Breathing is a rhythmic motor act, which is under both conscious and automatic control. This system maintains numerous controlled variables within their homeostatic ranges, but is also responsible for rapidly changing ventilation in response to often unpredictable stimuli. We will discuss the anatomy and physiology of the ventilatory control system, then address integrated responses and illustrative examples of adaptation and dysfunction in the setting of selected disease states.
The respiratory control system, broadly speaking, comprises a controller, sensors, and a plant (Fig. 11-1). This hierarchical structure, in which there is central processing of afferent input, is important for coordinating respiratory movements with behaviors such as eating, speaking, and moving.1 The controller is a neuronal network within the central nervous system (CNS), which is responsible for generating and modulating individual breaths and the overall breathing pattern. Often referred to as the respiratory central pattern generator (rCPG), the controller comprises reciprocally connected neuronal populations in the medulla and pons.2,3 Neural output from the rCPG drives the activity of various motor neuron pools. Motor neurons in the spinal cord (e.g., phrenic and intercostal) innervate the respiratory pump muscles, while brain stem motor neurons innervate upper airway muscles. The so-called “plant” includes the CO2 stores, which are made up of lung stores and circulating blood volume including hemoglobin, and is an important component of breathing control. Closed loop feedback to the controller is supplied by chemoreceptors and mechanoreceptors.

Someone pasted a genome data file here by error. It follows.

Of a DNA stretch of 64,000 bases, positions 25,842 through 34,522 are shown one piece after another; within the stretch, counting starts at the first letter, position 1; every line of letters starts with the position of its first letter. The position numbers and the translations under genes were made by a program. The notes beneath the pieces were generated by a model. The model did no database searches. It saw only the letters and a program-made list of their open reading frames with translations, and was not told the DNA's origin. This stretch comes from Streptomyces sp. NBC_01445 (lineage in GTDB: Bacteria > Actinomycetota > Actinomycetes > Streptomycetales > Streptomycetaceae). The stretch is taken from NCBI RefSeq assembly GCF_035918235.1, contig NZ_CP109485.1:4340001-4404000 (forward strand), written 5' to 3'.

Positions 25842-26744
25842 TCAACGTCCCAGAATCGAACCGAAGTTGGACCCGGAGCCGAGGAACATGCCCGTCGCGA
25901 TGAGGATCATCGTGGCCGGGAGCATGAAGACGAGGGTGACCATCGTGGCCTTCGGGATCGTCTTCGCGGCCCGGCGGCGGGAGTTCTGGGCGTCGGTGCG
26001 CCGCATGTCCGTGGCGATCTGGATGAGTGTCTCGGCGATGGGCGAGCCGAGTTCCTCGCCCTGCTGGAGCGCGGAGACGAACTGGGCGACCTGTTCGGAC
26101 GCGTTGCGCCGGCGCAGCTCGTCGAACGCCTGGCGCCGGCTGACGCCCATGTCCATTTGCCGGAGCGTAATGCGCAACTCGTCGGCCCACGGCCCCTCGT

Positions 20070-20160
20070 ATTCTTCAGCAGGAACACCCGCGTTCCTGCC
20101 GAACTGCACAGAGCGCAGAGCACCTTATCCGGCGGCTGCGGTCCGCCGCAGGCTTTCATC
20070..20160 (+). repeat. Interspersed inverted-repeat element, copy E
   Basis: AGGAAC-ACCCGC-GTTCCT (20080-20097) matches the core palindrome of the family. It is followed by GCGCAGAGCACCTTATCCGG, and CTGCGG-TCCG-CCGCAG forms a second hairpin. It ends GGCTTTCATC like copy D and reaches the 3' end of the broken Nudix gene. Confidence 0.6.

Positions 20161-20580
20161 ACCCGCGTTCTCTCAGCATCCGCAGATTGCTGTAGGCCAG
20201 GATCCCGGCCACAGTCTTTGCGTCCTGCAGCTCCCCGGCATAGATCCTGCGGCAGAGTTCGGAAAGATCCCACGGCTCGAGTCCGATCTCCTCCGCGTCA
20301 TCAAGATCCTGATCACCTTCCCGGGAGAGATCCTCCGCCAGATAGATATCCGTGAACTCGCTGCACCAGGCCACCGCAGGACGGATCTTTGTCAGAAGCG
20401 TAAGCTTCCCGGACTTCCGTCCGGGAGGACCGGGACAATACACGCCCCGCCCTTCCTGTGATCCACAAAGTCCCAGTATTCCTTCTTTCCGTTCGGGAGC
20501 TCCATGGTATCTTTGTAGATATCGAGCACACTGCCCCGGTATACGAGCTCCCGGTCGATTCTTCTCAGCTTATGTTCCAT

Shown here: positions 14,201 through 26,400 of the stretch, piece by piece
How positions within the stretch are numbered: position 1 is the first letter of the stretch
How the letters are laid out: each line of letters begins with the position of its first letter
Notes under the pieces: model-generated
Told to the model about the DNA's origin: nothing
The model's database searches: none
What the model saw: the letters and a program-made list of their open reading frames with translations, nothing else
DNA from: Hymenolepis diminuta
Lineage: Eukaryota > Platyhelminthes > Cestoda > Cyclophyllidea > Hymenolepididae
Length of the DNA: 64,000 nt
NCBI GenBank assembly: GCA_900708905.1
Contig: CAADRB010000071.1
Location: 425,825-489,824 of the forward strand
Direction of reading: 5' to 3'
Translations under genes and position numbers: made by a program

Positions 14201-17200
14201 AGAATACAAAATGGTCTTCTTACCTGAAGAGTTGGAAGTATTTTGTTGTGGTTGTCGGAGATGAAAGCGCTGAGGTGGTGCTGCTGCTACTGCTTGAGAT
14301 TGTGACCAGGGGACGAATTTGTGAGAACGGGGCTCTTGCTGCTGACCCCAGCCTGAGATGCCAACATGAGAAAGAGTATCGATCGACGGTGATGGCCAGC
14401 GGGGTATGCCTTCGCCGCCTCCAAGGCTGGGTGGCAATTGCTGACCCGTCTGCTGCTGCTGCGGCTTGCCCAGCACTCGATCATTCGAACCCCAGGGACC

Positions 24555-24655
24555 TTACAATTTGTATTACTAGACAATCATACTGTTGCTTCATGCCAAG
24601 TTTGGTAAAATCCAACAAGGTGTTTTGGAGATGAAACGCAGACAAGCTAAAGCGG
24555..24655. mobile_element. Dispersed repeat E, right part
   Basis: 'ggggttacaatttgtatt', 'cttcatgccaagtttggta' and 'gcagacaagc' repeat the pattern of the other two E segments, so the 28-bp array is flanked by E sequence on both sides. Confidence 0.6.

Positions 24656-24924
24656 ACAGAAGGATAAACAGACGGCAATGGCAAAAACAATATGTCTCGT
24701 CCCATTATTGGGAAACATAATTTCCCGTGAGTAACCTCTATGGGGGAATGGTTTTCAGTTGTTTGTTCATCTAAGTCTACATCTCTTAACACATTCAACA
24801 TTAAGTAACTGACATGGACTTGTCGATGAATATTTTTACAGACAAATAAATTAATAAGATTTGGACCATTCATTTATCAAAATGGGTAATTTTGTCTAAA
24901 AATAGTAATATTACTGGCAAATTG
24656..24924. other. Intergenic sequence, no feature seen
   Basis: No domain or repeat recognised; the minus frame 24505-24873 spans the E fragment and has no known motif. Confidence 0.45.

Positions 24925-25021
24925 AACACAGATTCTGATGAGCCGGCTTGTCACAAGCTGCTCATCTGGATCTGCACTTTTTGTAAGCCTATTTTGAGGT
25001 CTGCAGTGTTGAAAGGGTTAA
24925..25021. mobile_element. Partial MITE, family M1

Block diagram of the respiratory control system.
The consistent cycling of the ventilatory pattern is generated spontaneously from the spatial and functional architecture of the rCPG. Intrinsic membrane properties of rhythmically active neurons within the rCPG are capable of producing automatic periodicity.4 In addition, reciprocal (excitatory and inhibitory) synaptic connections between neuronal populations in the medulla and pons are believed to be critical for the automatic generation of the respiratory rhythm.2,3
The neural respiratory cycle comprises three phases (Fig. 11-2).5 Inspiration (TI) involves ramp-like increases in inspiratory motor neuron firing, which drive phrenic nerve activity throughout this phase. The first phase of expiration (TE1) is often called post-inspiration, because inspiratory motor neurons are still active. Persistent inspiratory motor activity during TE1, which declines throughout this phase, acts to slow the exit of air from the lungs. Finally, during the second phase of expiration (TE2), expiratory muscles are typically electrically silent. During this phase of passive relaxation, gas is expelled as the lungs and chest wall return to their equilibrium state (i.e., functional residual capacity). However, under conditions where respiratory drive is increased, expiratory muscles including the internal intercostal and abdominal muscles become active during TE2. This notion is an example of ...